Dr. Frank van Graas Dr. Frank van Graas is a Fritz J. and Dolores H. Russ Professor of Electrical Engineering at Ohio University, where he has been on the faculty since 1988. He is an ION past president (1998- '99) and currently serves as the ION treasurer. He served as the ION's Executive Branch Science and Technology Policy Fellow at NASA (2008-2009 academic year). At Ohio University his research includes GNSS, inertial navigation, low-frequency signals, LADAR/EO/IR, surveillance and flight test. He is an ION Fellow and has received the ION's Kepler (1996), Distinguished Service (1999), Thurlow (2002), and Burka (2010) awards.




Introduction to Multi-Constellation GNSS Signals

Time: Tuesday, September 25, 9:00 a.m. - 12:30 p.m.
Room: Monroe

Registration fee:
$400 if registered and paid by August 25
$450 if payment is received after August 25

This course provides an overview of multi-constellation GNSS signals. Digital modulation techniques used for satellite navigation systems will be described, including a discussion of important characteristics such as pseudorandom noise codes, autocorrelation/cross-correlation properties, power levels, and polarization. Common features found in modern GNSS signal designs will be introduced, including dataless (pilot) components, square-wave subcarriers, secondary codes, forward error correction, and error detecting coding.

The present and future signals of the Global Positioning System (GPS), including C/A-code, P(Y)-code, L2 civil (L2C), L5, M-code, and L1 civil (L1C) will be detailed, as will the signals for GLONASS, GALILEO, BeiDou (BDS), satellite-based augmentation systems (SBAS), and other emerging satellite navigation systems.

This class is intended for anyone with an interest in better understanding multi-constellation GNSS signals, including researchers, design engineers, application developers, end-users, systems engineers, managers and executives. Attendees are assumed to have a familiarity with the basic concepts of satellite navigation.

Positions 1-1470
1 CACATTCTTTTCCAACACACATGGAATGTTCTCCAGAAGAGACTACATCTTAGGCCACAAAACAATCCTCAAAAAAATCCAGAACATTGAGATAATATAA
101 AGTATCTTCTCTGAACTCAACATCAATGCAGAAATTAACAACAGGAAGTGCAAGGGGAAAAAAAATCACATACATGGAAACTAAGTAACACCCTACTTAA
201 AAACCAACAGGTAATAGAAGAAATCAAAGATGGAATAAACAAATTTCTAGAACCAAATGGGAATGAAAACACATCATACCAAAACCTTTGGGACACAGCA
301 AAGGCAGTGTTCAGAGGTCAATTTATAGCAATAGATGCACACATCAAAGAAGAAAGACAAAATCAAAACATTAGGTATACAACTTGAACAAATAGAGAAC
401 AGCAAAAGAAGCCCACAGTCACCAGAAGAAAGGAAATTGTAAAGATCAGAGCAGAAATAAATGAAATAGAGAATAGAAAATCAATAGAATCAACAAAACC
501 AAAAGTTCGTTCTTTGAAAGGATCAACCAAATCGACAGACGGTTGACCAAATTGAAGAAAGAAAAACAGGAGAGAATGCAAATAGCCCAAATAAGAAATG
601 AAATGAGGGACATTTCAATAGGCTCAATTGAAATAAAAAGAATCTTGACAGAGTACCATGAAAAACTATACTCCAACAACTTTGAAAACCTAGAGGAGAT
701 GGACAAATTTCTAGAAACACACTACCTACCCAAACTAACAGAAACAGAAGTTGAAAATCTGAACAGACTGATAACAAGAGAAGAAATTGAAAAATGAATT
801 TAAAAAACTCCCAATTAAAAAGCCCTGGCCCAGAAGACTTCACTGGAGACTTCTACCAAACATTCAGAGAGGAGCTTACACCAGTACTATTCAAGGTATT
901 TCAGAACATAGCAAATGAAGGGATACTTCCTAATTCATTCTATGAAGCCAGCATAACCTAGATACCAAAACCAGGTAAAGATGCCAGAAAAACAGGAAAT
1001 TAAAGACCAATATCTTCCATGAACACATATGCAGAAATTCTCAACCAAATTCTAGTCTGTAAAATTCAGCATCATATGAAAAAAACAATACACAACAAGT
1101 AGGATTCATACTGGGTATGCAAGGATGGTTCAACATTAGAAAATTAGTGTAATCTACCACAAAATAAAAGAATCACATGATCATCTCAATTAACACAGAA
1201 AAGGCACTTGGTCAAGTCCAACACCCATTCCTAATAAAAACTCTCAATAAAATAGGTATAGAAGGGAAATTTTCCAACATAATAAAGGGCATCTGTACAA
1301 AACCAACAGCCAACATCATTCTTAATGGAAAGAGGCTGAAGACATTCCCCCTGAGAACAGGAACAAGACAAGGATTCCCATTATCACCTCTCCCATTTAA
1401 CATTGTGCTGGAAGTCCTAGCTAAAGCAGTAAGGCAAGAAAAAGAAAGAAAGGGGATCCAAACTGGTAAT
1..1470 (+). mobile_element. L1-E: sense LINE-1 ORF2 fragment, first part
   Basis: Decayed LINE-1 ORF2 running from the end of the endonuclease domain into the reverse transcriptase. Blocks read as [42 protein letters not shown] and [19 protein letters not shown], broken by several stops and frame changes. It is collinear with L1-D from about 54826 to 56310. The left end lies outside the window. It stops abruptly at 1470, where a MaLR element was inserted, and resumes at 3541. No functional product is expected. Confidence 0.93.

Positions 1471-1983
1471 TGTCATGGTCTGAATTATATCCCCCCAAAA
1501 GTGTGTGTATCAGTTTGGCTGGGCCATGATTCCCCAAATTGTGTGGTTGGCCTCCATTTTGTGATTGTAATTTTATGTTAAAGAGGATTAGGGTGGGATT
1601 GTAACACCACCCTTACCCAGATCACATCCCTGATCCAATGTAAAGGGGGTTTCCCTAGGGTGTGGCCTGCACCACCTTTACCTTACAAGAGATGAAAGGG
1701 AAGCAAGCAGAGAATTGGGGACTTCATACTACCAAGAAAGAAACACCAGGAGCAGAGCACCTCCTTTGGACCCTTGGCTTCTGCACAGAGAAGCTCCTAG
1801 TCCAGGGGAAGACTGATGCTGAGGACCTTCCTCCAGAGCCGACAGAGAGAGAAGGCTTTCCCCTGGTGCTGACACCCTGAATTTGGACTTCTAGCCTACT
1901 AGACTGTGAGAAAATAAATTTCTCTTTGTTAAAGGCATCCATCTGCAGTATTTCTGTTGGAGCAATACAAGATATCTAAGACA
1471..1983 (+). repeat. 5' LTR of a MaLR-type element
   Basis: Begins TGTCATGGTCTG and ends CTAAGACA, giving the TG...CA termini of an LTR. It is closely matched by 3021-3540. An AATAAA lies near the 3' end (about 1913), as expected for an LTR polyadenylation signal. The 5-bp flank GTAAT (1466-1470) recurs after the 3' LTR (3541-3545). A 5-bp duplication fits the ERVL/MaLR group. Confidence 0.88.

Course Level: Beginner to Intermediate

Dr. Christopher J. Hegarty Dr. Christopher J. Hegarty is the director for CNS Engineering & Spectrum with The MITRE Corporation. He is the chair of RTCA’s Program Management Committee, co-chair of RTCA Special Committee 159, and associate editor of NAVIGATION. He was the recipient of the 2005 ION Johannes Kepler Award, and served as ION president in 2008. He is a Fellow of the ION, the IEEE, and the co-author of Understanding GPS: Principles and Applications, 3rd Edition.




Hands-on Introduction to GNSS Software Receivers and Signal Processing

Time: Tuesday, September 25, 9:00 a.m. - 12:30 p.m.
Room: Tuttle

Registration fee:
$400 if registered and paid by August 25
$450 if payment is received after August 25

This course provides a “hands-on” approach in providing attendees with a solid understanding of the fundamentals of GNSS software receivers and associated signal processing. The course is divided into multiple modules; each is comprised of a short lecture followed by the completion of a software project that reinforces the concepts and techniques taught. By the end of the course, attendees will have a functional GNSS software receiver running on their laptop that takes a sampled GNSS data file, acquires visible GNSS signals, tracks a specified signal, and outputs signal observables (i.e., carrier-to-noise-density ratio(C/N0) , accumulated Doppler range, uninitialized pseudorange). This baseline open-source code may be further developed to yield a fully-functional GNSS software receiver that is ideal for research.

Topics covered:

  • Precise modeling and simulation of GNSS signals, including C/N0, dynamics and code-carrier divergence
  • FFT-based GNSS signal acquisition
  • Correlation across satellite-referenced 1ms epochs on data blocks referenced to receiver 1ms epochs: the split-sum correlator
  • Bit synchronization
  • Carrier tracking loops: FLL, PLL and FLL-aided-PLL
  • Code tracking loops: DLL, non-coherent vs. coherent tracking, correlator spacing and carrier aiding
  • Tracking channel state machines
  • Measurement computation

Pre-requisites and equipment: Basic understanding of digital signal processing, object-oriented programming concepts and the Python programming language are required to work on the partially complete software projects provided. Attendees must supply their own laptop computers with adequate battery power. The instructor will be providing information and software to registered attendees in advance of the course.

Course Level: Beginner to Intermediate